Assemblymember Lowenthal Authored Resolution Targets Illegal Garage Conversions

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ACR 32 (Lowenthal) was sponsored by the City of Long Beach after the full City Council approved an item brought forth by Councilmember Dee Andrews, Vice Mayor Robert Garcia, Councilmember James Johnson and Councilmember Steven Neal on December 14, 2010 to bring awareness to the dangers of illegal garage conversions. Assemblymember Bonnie Lowenthal authored the State Resolution, and it was signed by Governor Jerry Brown earlier this year to urge all local governments in California to recognize building and safety codes that regulate illegal garage conversions as the “Aviles Law.”

“Illegal garage conversions will not be tolerated in the City of Long Beach,” says Mayor Bob Foster. “This resolution serves as a reminder to all of us, that residential homes and businesses across California must follow established building and safety codes to protect the people who inhabit and work in these buildings.”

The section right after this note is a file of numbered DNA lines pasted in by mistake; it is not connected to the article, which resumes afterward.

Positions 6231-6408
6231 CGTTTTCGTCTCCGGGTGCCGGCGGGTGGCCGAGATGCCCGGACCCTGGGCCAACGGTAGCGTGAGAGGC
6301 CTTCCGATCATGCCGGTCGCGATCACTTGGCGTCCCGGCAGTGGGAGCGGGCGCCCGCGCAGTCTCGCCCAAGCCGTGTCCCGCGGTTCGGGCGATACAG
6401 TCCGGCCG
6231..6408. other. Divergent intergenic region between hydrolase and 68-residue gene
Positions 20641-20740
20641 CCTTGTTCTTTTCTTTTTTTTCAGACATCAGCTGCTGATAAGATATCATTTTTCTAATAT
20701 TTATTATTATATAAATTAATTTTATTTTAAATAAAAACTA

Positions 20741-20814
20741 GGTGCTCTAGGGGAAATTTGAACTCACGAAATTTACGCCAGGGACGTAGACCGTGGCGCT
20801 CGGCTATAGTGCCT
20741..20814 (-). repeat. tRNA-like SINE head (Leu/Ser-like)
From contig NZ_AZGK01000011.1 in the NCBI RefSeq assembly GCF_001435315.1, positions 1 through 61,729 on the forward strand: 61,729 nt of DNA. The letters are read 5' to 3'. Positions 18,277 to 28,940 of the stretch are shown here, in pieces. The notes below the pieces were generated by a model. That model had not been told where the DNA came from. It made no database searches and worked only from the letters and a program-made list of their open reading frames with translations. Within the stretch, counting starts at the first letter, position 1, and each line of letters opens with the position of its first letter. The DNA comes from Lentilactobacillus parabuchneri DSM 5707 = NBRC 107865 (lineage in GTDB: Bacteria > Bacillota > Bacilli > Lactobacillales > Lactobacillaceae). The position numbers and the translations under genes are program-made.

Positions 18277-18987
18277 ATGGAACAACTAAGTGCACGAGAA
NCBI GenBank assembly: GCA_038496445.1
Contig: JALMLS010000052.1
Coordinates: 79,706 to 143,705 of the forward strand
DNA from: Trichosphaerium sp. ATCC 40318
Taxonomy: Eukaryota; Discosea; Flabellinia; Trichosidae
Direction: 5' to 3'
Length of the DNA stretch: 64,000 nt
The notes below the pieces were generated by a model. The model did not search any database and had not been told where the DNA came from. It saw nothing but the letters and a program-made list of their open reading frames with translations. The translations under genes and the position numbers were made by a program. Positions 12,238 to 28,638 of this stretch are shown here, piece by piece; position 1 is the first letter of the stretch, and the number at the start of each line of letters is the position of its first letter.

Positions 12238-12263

Despite established building and safety codes, the City of Long Beach experienced a tragedy on December 14, 2007 with the loss of Jasmine Aviles, Jocelyn Aviles, and Stephanie Aviles to a fire inside an illegally converted garage. Since that incident, Long Beach has aggressively pursued and required landlords to abate over 640 illegally converted garages in the City.

In memory of the sisters, and to educate the public and reinforce the dangers of illegal garage conversions, the Long Beach City Council voted to rename the City’s municipal codes relating to the abatement of illegal garage conversion the “Aviles Law” in April 2011. Compelled to prevent this tragedy from occurring again in any other city, the Long Beach City Council voted unanimously to sponsor a State resolution to bring awareness to the issue statewide.

“The tragedy of the Aviles sisters occurred in Long Beach, but it could have happened anywhere where there is an illegally converted garage,” said Assemblymember Bonnie Lowenthal, D-Long Beach. “As a policy maker and as a mother, it was important to me to author this resolution and bring statewide attention to a growing public safety problem.”

ACR 32 supported by the California Metropolitan Fire Chiefs.

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